In its decision released on May 3, 2013, the Court of Appeal for Ontario confirmed that communications between class members during the opt-out period are acceptable and overturned the decision of Justice George R. Strathy of the Ontario Superior Court of Justice which had invalidated certain opt-out notices received during the period for opting out of the class proceeding.
In January 2011, Strathy J. (as he then was) certified a class action against Pet Valu Canada Inc. which alleged that Pet Valu had breached its contractual duty to class members by failing to share with its franchisees certain volume discounts and rebates that it received from suppliers and manufacturers.
During the 60 day opt-out period, a group of Pet Valu franchisees who opposed the class action and who identified themselves as Concerned Pet Valu Franchisees (“CPVF”) waged a campaign to try to persuade class members to opt-out of the class action. As a result of the CPVF’s opt-out campaign, more than half of the class submitted opt-out notices. A significant time after the opt-out period expired, the representative plaintiff moved for an order setting aside the opt-out notices received after the commencement of the CPVF’s campaign on the basis that the CPVF had mislead and intimidated class members into opting out.
Strathy J. invalidates opt-out notices
Strathy J. held that there was a “reasonable probability” that franchisees had decided to opt-out of the class action as a result of misleading information and unfair pressure amounting to intimidation caused by the CPVF’s campaign. Relying on the informed and voluntary test for opting out of a class proceeding established in 176560 Ontario Ltd. v. Great Atlantic & Pacific Co. of Canada Ltd., Strathy J. invalidated the opt-out notices received after the commencement of the CPVF’s campaign on the basis that class members were entitled to opt-out of the class action on an informed, voluntary basis, free from undue influence.
Court of Appeal sets aside order invalidating opt-out notices
The Court of Appeal concluded that because Strathy J. evaluated the fairness of the opt-out process based on the incorrect belief that the viability of the class action was in peril, the CPVF’s actions appeared more troubling that they actually were. The Court of Appeal held that the Class Proceedings Act, 1992 does not contemplate the politicization of the opt-out process and as such, the viability of a class action does not depend on majority support. The reduction of the class size during the opt-out period does not preclude the class action from proceeding. Therefore, while the CPVF was attempting to undermine the opt-out process by politicizing it, Strathy J. erred in his depiction of the impact of the opt-out process on the survival of the class proceeding.
Regarding the timing of the motion to invalidate the opt-out notices, the Court of Appeal held that if the representative plaintiff had concerns about the nature of the CPVF’s communications during the opt-out period he had a duty to protect the interest of class members by bringing the issue to the attention of the supervising judge on a timely basis. However, due to the representative plaintiff’s dilatory conduct in bringing the issue to the attention of the supervising judge, Strathy J. was not afforded an opportunity to develop measures to address the problem of improper communications to the class.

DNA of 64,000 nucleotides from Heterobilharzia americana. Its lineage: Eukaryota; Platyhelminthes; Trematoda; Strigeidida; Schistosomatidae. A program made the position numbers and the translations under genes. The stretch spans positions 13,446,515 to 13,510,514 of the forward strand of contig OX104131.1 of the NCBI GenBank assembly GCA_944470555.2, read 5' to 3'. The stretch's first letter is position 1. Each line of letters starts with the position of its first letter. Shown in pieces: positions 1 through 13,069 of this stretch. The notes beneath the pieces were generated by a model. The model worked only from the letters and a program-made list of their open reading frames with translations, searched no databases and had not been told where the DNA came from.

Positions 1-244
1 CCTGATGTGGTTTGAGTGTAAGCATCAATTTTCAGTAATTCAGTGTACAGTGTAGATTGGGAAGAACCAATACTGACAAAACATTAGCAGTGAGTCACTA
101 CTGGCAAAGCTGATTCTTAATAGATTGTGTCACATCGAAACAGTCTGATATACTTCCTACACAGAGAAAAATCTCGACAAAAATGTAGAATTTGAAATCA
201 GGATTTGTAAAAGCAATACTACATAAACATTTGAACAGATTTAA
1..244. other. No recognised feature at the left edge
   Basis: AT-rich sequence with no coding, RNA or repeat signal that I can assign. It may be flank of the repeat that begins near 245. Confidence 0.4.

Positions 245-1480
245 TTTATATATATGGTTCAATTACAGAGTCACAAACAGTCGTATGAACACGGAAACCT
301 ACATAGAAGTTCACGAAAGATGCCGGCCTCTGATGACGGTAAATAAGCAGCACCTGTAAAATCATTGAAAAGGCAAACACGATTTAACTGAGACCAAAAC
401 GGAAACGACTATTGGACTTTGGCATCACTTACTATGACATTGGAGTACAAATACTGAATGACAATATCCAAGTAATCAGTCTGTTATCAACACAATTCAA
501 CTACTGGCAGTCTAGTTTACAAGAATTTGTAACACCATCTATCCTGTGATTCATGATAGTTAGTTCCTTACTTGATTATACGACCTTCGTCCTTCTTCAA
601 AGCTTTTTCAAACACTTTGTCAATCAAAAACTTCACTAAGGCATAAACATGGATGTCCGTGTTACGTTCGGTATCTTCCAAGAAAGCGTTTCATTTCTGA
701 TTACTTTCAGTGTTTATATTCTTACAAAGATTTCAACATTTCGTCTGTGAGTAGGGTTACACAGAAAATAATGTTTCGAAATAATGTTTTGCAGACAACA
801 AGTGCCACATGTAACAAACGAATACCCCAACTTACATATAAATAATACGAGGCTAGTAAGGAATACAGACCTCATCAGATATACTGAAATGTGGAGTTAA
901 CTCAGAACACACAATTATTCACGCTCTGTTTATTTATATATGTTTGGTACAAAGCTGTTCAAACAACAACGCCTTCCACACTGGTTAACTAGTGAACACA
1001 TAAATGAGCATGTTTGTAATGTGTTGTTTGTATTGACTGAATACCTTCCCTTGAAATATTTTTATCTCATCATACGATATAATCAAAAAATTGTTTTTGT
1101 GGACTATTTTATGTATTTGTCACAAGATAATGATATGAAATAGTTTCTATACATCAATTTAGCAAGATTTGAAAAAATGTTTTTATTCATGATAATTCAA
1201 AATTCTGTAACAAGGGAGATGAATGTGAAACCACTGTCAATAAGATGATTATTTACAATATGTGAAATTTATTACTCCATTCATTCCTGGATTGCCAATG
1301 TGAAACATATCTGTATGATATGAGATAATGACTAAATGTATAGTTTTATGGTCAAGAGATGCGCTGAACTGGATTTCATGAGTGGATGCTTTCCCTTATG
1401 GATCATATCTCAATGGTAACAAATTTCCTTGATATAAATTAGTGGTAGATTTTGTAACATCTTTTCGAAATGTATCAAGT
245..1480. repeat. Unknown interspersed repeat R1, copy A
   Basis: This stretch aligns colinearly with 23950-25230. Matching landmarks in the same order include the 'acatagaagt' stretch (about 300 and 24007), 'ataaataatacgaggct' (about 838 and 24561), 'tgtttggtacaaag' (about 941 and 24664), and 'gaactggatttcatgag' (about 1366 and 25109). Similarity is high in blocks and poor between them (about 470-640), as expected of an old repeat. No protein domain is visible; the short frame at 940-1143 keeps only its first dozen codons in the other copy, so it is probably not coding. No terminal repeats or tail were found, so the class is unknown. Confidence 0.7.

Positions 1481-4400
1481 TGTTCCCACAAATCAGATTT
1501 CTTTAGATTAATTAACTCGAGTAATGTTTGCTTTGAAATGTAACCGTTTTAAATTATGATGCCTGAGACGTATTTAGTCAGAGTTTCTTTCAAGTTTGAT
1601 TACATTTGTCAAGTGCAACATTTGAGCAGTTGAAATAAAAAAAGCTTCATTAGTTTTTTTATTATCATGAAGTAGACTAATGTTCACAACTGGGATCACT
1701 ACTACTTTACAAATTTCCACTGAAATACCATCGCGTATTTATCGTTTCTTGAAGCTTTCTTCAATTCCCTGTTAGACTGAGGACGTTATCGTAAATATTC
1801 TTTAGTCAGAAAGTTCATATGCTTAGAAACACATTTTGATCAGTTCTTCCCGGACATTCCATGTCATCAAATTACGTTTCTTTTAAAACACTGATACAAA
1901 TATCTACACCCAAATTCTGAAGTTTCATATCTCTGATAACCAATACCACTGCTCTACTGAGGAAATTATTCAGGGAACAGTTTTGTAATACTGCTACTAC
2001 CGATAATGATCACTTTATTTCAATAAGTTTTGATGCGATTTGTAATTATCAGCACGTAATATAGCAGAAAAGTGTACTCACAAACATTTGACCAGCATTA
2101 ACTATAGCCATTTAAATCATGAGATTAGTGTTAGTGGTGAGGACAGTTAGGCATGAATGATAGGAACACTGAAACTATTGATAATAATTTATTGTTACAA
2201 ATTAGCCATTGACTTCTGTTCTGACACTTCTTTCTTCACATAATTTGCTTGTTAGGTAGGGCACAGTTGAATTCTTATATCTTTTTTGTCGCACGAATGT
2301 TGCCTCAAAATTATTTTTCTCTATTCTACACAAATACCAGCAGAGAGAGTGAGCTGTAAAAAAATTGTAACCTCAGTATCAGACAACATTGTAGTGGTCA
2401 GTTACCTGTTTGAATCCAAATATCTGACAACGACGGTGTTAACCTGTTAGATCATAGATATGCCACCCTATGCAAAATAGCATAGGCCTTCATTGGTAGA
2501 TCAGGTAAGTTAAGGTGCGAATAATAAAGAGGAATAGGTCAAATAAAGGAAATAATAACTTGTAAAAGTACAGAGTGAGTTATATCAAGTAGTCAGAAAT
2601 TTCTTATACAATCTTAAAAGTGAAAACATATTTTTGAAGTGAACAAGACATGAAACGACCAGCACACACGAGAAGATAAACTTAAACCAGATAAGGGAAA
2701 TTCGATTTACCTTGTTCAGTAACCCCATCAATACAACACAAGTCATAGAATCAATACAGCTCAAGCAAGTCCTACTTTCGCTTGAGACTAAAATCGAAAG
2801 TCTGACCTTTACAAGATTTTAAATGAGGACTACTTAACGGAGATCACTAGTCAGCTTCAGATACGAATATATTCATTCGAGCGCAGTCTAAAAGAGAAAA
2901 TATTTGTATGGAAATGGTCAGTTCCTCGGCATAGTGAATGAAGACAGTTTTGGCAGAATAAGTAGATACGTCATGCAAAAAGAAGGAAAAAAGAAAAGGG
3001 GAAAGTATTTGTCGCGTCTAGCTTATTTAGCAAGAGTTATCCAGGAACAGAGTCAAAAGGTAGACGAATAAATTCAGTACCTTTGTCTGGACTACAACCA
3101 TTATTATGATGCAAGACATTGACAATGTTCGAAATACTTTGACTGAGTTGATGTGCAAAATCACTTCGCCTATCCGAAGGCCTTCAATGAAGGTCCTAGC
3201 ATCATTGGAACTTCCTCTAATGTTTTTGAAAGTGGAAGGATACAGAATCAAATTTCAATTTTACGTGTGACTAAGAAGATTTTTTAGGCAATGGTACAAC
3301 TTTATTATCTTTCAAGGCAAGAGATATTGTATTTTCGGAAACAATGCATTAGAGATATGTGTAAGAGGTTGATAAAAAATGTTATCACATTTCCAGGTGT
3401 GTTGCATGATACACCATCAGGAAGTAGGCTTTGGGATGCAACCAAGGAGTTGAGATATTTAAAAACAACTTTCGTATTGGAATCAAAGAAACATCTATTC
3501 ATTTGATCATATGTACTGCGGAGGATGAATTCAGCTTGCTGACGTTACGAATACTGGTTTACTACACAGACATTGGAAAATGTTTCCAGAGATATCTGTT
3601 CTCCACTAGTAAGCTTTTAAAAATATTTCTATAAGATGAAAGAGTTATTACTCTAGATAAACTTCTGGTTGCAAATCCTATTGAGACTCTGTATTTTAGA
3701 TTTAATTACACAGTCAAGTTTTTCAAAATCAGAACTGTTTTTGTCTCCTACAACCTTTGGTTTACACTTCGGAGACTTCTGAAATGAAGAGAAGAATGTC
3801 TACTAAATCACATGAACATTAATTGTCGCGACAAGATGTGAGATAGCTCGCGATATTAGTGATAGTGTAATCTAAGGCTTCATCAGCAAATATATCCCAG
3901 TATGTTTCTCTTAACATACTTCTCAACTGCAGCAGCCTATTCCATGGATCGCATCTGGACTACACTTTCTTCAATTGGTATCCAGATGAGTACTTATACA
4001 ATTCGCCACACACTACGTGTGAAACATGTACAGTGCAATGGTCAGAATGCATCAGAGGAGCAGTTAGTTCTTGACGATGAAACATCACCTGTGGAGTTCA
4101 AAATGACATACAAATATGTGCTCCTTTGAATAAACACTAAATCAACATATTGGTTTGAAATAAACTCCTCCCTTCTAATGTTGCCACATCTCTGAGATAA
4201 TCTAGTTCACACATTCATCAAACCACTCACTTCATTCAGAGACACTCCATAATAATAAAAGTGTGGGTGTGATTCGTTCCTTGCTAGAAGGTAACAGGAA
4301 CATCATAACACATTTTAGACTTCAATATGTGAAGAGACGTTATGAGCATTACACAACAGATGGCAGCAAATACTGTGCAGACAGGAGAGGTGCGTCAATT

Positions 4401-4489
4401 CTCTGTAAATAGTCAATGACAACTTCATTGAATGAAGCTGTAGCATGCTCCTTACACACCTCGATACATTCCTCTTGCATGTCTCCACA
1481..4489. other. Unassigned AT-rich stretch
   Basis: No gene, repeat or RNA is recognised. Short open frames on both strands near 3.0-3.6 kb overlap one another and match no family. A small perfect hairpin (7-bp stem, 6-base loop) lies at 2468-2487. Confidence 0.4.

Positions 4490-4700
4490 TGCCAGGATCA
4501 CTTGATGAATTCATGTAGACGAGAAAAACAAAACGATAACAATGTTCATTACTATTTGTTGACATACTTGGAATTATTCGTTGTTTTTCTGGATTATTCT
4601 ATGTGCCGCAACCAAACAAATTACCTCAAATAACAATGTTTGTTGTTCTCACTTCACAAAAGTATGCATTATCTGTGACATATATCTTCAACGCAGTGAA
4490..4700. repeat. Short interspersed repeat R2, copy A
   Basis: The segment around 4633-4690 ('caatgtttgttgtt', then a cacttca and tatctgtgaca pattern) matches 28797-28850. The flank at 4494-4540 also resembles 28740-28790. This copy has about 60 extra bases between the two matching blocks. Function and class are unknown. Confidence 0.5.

The Court of Appeal confirmed that while Strathy J. was correct in scrutinizing the CPVF’s campaign according to the fully informed and voluntary test, he misapplied the test. His Honour’s conclusion that the CPVF’s campaign was misleading and intimidating was based on an inference that class members were misled or pressured into opting out of the class action by the CPVF’s campaign. However, the evidence did not support an inference that the campaign was coercive. The plaintiffs failed to adduce direct evidence from class members establishing that they had been misled or intimidated into opting out. In addition, there was no evidence that any class member perceived a threat that Pet Valu might take retaliatory action against them for remaining in the class. Further, Strathy J.’s consideration of the power imbalance inherent in the franchisor/franchisee relationship in assessing the effect of the CPVF’s communications was improper given his finding that Pet Valu had not been “responsible for, or connected to,” the CPVF’s campaign.
Significantly, the Court of Appeal commented that Strathy J. incorrectly held the CPVF to a standard of objectivity with regard to its communications with class members. The communications at issue amounted to no more than opinion regarding the undesirability from a business perspective of pursing the lawsuit, rather than an attempt to address the technical merits of the action:
[The CPVF] were former class members [and] had an unassailable right to speak out in opposition to the class proceeding in an attempt to convince other class members to opt out, subject only to the overriding principles set out in A &P. (para 73)
The decision of the Court of Appeal makes it clear that during the opt-out period, class members have the right to engage in debate and express their opinions about whether or not to opt-out of a class proceeding. This type of intra-class debate need not be fair or balanced. However, comments that disparage the technical merits of the class action in an effort to persuade class members to opt-out will likely be subject to greater scrutiny. Moreover, while class members are entitled to express their opinions, communications by plaintiffs and defendants with class members will be held to the higher standard of objectivity.